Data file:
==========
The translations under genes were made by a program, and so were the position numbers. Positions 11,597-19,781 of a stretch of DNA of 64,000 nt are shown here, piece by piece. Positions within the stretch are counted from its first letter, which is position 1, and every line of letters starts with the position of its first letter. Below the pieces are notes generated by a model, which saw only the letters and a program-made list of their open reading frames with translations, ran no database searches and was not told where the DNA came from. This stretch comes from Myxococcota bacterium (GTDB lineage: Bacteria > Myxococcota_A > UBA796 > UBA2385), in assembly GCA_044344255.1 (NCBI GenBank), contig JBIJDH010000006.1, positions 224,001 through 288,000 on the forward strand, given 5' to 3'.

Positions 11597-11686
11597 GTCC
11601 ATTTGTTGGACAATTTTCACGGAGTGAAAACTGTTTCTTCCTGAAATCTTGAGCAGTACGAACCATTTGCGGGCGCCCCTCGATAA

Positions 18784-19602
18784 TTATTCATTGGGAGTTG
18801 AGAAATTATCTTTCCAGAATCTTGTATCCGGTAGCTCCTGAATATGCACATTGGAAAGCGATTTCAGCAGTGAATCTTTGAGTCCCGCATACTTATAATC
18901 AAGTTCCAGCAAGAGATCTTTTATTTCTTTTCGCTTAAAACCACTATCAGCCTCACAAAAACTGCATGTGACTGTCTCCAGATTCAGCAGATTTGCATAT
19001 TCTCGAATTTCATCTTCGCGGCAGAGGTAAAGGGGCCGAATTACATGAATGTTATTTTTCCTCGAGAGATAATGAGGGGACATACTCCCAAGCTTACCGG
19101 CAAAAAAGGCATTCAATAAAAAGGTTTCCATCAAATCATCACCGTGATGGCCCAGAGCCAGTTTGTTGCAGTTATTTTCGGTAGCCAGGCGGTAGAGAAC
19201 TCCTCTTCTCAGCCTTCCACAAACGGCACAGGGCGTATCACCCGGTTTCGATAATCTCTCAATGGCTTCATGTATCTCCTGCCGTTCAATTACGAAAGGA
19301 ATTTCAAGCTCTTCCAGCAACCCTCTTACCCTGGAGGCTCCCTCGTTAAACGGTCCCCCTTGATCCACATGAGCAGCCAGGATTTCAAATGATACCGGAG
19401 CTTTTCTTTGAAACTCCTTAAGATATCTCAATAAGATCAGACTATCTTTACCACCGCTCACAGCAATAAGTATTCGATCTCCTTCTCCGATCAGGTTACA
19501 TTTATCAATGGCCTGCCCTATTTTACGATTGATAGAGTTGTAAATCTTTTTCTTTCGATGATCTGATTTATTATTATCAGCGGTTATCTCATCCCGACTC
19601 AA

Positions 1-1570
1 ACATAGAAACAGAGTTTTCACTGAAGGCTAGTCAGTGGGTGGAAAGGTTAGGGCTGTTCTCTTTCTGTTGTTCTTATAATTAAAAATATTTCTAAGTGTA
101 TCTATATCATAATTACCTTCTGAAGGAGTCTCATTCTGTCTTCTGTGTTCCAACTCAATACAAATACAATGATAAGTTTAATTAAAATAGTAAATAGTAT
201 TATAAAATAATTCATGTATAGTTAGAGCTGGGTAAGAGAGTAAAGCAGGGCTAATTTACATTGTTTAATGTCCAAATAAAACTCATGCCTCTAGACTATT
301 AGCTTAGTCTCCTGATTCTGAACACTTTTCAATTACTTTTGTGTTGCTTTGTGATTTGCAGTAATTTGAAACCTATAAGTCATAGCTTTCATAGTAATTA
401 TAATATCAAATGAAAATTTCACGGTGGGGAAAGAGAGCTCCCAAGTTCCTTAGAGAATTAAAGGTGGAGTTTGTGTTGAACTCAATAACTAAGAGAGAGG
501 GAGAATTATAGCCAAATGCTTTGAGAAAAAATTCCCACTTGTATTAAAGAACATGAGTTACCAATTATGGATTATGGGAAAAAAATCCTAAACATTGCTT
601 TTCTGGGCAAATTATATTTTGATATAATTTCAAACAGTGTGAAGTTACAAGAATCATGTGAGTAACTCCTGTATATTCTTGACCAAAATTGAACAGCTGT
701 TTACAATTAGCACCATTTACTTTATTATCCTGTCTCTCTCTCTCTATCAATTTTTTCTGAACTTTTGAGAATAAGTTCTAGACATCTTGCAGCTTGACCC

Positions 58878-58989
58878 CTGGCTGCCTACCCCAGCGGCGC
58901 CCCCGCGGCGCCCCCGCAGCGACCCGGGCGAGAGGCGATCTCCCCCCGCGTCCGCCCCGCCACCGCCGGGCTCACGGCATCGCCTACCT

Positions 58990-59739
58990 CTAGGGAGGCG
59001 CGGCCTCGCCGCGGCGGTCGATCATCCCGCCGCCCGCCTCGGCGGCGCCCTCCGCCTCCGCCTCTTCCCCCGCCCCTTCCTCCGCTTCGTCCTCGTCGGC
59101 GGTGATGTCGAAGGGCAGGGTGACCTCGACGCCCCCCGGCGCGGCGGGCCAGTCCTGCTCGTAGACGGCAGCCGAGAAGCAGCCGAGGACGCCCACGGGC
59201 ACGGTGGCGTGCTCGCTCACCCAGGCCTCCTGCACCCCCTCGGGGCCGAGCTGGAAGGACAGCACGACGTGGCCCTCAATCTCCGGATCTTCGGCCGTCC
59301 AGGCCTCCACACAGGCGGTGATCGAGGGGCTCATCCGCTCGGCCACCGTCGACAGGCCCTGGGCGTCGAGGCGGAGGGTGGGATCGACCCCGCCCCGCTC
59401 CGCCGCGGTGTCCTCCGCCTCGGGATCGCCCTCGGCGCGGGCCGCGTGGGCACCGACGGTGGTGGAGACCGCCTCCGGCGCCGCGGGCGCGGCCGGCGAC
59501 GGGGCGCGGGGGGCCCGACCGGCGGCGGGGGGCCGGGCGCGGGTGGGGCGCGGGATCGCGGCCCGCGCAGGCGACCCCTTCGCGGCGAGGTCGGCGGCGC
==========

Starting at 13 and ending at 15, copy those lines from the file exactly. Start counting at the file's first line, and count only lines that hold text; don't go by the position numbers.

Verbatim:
19401 CTTTTCTTTGAAACTCCTTAAGATATCTCAATAAGATCAGACTATCTTTACCACCGCTCACAGCAATAAGTATTCGATCTCCTTCTCCGATCAGGTTACA
19501 TTTATCAATGGCCTGCCCTATTTTACGATTGATAGAGTTGTAAATCTTTTTCTTTCGATGATCTGATTTATTATTATCAGCGGTTATCTCATCCCGACTC
19601 AA